Gene signatures

A common goal in analysis of the LINCS L1000 data is to identify gene signatures that describe the transcriptional footprint of a compound or gene. This might be done with a goal of matching drugs to diseases, identifying novel targets of drugs, or deconvoluting the key pathways involved in a disease.

The slinky package facilitates this analysis by identifying and loading suitable data subsets necessary to either define or apply gene signatures. The package takes this one step further by formatting the data for characteristic direction analysis (Clark et al. 2014) as implemented in the GeoDE package.
This functionality is wrapped in the diffexp function.

Our goal is to incorporate other popular methods of differential gene expression analysis into this pipeline (analagous to the uniform interface the caret package provides for machine learning).

You can provide the diffexp function two expression sets (treated and control) to analyze. Alternatively, you can simply provide the treated samples as an expression set and diffexp will automatically identify and load the corresponding same-plate control samples in the same manner as discussed above.

Alternatively, you can simply specify a perturbagen of interest as the “treat” argument. (You can also provide additional parameters to the “where_clause” argument to further narrow your query). Then diffexp will load the corresponding data, and identify and load the corresponding same-plate controls.

cd_vector <- diffexp(sl, treat = "amoxicillin", split_by_plate = FALSE, 
    verbose = FALSE)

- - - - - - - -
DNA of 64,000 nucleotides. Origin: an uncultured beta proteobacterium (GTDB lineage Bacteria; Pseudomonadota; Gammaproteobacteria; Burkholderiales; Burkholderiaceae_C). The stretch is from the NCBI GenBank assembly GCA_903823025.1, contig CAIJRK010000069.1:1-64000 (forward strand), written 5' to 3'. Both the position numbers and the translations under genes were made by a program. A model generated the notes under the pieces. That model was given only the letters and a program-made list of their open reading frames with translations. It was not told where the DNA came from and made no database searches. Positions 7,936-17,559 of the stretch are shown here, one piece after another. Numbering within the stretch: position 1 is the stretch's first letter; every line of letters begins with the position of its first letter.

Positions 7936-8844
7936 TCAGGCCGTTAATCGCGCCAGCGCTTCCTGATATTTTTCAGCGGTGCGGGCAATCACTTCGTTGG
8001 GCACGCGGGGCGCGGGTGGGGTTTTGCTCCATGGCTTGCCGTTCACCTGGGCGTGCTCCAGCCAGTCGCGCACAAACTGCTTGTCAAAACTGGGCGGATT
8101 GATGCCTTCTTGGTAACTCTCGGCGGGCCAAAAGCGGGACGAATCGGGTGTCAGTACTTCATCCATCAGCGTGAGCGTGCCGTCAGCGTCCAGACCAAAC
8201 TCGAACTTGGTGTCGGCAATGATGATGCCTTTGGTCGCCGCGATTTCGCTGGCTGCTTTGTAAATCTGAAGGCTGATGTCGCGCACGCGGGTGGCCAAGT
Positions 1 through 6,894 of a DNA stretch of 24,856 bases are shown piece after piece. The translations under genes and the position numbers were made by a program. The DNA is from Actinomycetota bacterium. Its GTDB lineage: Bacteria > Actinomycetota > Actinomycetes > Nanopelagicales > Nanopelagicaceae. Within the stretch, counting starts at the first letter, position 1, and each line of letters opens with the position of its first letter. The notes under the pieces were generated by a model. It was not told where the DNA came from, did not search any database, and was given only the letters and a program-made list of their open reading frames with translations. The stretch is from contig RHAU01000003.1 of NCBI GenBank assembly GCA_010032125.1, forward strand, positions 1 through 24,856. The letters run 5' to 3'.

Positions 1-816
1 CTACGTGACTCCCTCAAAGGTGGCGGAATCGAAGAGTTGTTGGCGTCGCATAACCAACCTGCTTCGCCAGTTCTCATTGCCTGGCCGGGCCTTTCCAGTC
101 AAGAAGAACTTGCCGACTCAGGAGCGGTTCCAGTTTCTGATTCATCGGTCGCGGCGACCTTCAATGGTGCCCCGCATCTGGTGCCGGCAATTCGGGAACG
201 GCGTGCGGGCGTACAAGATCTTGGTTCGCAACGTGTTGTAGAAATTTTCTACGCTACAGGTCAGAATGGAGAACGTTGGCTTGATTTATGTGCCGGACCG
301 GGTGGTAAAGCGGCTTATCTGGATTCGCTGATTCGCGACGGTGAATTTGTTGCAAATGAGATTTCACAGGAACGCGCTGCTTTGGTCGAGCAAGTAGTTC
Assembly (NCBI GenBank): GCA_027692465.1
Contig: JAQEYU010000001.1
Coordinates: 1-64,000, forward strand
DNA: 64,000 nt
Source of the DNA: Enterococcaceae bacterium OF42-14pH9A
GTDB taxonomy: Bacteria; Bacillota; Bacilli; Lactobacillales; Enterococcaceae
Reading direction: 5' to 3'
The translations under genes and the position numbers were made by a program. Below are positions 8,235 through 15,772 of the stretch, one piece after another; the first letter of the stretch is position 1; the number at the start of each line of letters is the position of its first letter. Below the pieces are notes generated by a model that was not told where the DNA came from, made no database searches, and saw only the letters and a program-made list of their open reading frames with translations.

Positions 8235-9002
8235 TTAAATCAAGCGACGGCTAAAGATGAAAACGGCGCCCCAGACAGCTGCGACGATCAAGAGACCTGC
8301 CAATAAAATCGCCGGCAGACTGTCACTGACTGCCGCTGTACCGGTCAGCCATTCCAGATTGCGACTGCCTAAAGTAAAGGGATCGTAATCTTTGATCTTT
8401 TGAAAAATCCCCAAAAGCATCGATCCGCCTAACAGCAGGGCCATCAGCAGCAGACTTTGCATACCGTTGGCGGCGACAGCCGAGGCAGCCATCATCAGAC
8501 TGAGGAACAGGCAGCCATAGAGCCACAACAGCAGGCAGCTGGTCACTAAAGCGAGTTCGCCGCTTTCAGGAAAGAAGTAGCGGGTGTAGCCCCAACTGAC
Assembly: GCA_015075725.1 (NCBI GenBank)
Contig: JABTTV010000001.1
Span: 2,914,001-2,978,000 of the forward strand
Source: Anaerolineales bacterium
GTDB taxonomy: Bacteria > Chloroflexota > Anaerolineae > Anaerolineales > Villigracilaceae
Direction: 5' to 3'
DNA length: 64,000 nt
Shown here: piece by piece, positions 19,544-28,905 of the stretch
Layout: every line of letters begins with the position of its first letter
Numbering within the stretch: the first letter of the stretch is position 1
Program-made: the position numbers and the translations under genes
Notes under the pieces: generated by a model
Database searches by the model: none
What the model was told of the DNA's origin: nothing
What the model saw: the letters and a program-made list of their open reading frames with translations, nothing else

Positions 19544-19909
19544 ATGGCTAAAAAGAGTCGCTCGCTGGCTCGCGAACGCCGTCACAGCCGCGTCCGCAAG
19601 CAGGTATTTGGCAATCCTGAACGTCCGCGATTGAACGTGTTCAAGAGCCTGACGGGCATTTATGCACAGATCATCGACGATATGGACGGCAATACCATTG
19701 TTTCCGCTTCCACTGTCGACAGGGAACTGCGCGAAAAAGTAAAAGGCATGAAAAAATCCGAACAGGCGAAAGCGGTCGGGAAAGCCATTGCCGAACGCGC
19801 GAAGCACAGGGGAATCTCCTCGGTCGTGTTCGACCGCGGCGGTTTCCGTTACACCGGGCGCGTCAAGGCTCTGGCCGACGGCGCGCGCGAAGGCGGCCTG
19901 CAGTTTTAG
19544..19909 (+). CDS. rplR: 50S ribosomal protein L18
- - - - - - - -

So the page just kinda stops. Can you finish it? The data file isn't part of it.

##                 1
## 5720 -0.008842742
## 466   0.002015884
## 6009 -0.002921965
## 2309  0.003507942
## 387   0.028411214
## 3553 -0.006835874

Note that not all the matching samples were found in our small demonstration gctx file. The function ran using the available data, but presents a message that some data was missing.

If split_by_plate = FALSE, the function returns a vector of scores for each gene in the dataset representing the magnitude and sign of that gene’s component vector (i.e. its contribution to the characteristic direction of your dataset). In an (arguably) ideal situation, you would only compare instances to controls from the same plate. But to perform the characteristic direction analysis (or any other imagineable statistical analysis) requires at least two samples in the treated group and two in the control group. We do not always have this luxury. So in the case of the amoxicillin, we have to combine our treated and control samples across plates into a single analysis.

However, even in this scenario, the control samples identified by diffexp still come from the same plates as the treated samples (even if there is only one treated or one control on a given plate).

In the next example, we are able to split the analysis into plates because the perturbagen is present in replicates on each plate.

cd_vecs <- diffexp(sl, treat = "E2F3", where_clause = list(pert_type = "trt_sh", 
    cell_id = "MCF7"), split_by_plate = TRUE, verbose = FALSE)
cd_vecs[1:5, 1:3]
##      KDA001_MCF7_144H_X2 KDA001_MCF7_144H_X3 KDA001_MCF7_96H_X1
## 5720        -0.011311670       -1.042297e-02       -0.009905573
## 466         -0.006983589       -7.000988e-03        0.008619106
## 6009         0.000515203       -2.359553e-02       -0.020492520
## 2309        -0.005588067        8.400016e-03        0.008891955
## 387         -0.004151143        8.411729e-16        0.006958661

Here, diffexp returns a matrix of scores, one row per gene and one column per plate. The plates could then be summarized in some fashion. One nice approach is to take the rank product (Breitling et al. 2004) of the scores which identifies those genes that are most consistently up regulated (the smaller the rank product, the more likely the gene is to be differentially expressed.) This approach can also identify down regulated genes, of course, provided the values are sorted in the opposite direction.